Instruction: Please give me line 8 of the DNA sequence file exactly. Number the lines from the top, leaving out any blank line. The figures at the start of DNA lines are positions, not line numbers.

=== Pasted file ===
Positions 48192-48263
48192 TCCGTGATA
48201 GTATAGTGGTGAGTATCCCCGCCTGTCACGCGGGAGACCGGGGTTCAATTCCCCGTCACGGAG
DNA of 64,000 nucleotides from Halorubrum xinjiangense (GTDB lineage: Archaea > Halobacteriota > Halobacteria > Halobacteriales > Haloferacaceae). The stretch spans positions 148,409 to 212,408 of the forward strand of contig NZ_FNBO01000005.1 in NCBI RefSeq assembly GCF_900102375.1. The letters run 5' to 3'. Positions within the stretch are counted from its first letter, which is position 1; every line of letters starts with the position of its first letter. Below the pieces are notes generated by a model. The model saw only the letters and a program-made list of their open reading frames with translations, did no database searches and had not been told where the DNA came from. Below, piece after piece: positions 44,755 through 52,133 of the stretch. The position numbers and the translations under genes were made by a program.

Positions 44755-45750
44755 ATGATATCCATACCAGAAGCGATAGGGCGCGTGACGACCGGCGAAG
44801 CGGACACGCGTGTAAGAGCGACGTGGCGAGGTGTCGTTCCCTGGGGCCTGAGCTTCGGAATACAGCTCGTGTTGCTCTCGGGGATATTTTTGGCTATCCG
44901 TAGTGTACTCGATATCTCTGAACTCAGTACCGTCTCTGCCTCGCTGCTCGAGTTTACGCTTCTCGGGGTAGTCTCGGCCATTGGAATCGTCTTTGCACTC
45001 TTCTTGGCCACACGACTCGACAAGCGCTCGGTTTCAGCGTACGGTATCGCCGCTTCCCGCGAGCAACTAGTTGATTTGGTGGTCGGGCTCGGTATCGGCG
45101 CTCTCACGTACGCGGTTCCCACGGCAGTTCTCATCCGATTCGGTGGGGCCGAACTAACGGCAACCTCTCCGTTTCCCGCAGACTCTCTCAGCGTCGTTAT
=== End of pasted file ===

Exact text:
44901 TAGTGTACTCGATATCTCTGAACTCAGTACCGTCTCTGCCTCGCTGCTCGAGTTTACGCTTCTCGGGGTAGTCTCGGCCATTGGAATCGTCTTTGCACTC